Huda is far from the only teenager to complain that too many people are telling her what to do, or "ruining her life". But in her case, it's not hyperbole.
Aged 14, Huda is a child of Afghanistan's republic, born seven years after the US invaded her country, overthrew the Taliban government and set up a parliamentary democracy that it promised would be the dawn of a new era for Afghans. Like most other young girls in Kabul, she went to school, developed a diverse group of friends and maintained a vibrant social life.
A year ago, the Taliban took back control over Afghanistan, and Huda's life as she once knew it was over.
From the day they took power, on August 15 last year, the Taliban sent women home from work and from school, and began to institute austere requirements for dress and social interactions. That day, Huda went outside and for the first time came face-to-face with men she had only ever heard about in scary stories. She immediately returned home and didn't leave her house for more than a month.
Huda's parents have struggled with helping their three daughters adapt to the new reality.
"I worry all the time about Huda getting depression and we always try to find ways to make sure it doesn't happen," her mother Najmussama says. "I try to comfort her by telling her the Taliban are not so bad."
But to Huda, who, as a teenage girl has been prohibited by the Taliban from going to school for an entire year, it is difficult to see a bright side.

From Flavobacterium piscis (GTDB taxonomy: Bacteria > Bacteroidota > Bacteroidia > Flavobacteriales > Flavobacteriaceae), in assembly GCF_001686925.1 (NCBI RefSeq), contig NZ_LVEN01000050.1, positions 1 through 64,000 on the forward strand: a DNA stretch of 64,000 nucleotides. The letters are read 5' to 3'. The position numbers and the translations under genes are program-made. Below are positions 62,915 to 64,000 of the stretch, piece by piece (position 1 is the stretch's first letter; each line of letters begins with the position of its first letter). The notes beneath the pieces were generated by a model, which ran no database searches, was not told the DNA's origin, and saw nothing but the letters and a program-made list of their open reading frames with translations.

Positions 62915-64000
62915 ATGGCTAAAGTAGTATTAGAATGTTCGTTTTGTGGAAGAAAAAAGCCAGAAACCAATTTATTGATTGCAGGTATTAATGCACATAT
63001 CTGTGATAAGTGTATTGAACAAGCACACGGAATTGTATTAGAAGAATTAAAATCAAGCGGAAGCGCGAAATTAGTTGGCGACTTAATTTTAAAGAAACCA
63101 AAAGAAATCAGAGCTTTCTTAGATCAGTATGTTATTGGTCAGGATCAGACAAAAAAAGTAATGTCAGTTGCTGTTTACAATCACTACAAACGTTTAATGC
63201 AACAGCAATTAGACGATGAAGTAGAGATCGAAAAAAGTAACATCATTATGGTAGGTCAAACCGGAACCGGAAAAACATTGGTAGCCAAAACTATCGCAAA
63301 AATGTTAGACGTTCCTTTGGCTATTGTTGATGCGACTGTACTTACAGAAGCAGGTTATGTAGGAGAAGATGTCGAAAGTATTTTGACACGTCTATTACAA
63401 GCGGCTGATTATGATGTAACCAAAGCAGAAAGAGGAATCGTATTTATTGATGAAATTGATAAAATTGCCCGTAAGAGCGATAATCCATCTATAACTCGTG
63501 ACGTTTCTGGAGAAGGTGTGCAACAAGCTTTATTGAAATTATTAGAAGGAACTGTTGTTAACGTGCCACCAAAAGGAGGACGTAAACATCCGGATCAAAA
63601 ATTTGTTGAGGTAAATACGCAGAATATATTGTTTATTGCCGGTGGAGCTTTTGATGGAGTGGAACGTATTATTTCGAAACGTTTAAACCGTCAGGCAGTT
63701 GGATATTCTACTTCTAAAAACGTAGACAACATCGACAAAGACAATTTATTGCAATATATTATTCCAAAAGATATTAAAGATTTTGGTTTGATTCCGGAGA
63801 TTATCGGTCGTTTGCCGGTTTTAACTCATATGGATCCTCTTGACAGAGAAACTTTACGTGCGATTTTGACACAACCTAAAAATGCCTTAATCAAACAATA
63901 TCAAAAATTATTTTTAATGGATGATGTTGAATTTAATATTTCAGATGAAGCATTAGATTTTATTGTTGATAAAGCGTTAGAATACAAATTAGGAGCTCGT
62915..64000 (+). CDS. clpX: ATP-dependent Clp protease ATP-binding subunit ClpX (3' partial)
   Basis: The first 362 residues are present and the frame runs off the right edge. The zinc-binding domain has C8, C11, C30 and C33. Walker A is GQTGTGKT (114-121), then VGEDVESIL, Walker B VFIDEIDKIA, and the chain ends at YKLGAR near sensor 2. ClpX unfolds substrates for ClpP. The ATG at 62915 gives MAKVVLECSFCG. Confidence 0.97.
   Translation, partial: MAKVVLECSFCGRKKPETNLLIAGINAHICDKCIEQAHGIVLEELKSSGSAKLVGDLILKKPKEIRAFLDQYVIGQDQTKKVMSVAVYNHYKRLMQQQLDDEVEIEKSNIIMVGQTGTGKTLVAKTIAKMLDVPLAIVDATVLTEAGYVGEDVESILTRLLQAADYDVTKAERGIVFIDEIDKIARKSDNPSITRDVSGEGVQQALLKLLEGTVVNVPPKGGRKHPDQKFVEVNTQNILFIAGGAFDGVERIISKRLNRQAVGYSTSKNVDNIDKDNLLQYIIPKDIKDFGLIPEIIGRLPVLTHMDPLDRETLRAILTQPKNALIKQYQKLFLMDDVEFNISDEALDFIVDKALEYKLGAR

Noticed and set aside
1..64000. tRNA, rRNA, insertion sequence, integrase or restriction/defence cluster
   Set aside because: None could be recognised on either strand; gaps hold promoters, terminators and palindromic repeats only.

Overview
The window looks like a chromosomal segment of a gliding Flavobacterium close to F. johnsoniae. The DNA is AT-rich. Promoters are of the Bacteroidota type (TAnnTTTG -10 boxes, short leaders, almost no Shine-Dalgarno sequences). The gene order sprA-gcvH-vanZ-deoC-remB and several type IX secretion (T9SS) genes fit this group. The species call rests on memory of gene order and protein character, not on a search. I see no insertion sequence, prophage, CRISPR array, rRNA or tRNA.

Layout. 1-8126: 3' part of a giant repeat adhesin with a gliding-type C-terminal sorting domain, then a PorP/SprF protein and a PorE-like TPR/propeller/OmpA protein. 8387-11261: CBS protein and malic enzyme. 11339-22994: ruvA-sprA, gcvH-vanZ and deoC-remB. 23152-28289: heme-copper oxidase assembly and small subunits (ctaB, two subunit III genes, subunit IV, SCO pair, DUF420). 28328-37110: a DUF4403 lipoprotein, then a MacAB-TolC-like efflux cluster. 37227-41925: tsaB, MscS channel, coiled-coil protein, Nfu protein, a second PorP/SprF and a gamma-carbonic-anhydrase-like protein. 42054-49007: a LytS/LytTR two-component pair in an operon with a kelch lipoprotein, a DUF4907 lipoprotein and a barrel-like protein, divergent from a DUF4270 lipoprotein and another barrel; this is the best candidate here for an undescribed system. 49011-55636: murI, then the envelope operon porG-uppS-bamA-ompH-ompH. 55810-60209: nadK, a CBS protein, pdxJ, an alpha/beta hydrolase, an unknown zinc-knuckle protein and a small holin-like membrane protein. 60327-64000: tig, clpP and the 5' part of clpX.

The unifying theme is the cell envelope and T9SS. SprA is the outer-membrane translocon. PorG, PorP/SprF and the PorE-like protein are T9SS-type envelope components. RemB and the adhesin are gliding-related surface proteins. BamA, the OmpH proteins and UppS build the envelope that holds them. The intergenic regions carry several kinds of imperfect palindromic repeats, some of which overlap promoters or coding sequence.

In an effort to keep her active, her parents have enrolled her in private religious classes where she also learns Arabic, and in the evenings she studies English over Zoom with a tutor in the US.
Even this continued intellectual stimulation, however, can only do so much to fill the void. Huda hasn't seen most of her friends since last year. Many have left the country with their families. Those who remain in Kabul are normally prohibited by their parents from leaving the house, out of fear of what might happen under the Taliban government.
Huda's family have often discussed sending the children to live abroad to complete their studies, but they worry about the costs and consequences. For Najmussama, one of Kabul's most skilled gynaecologists, leaving Afghanistan means abandoning her patients at a time when they have never been more in need.
But Huda dreams of the day she will be able to leave, and to live a normal teenage girl's life, even if it is far from home. In Kabul, her hopes are fading by the day.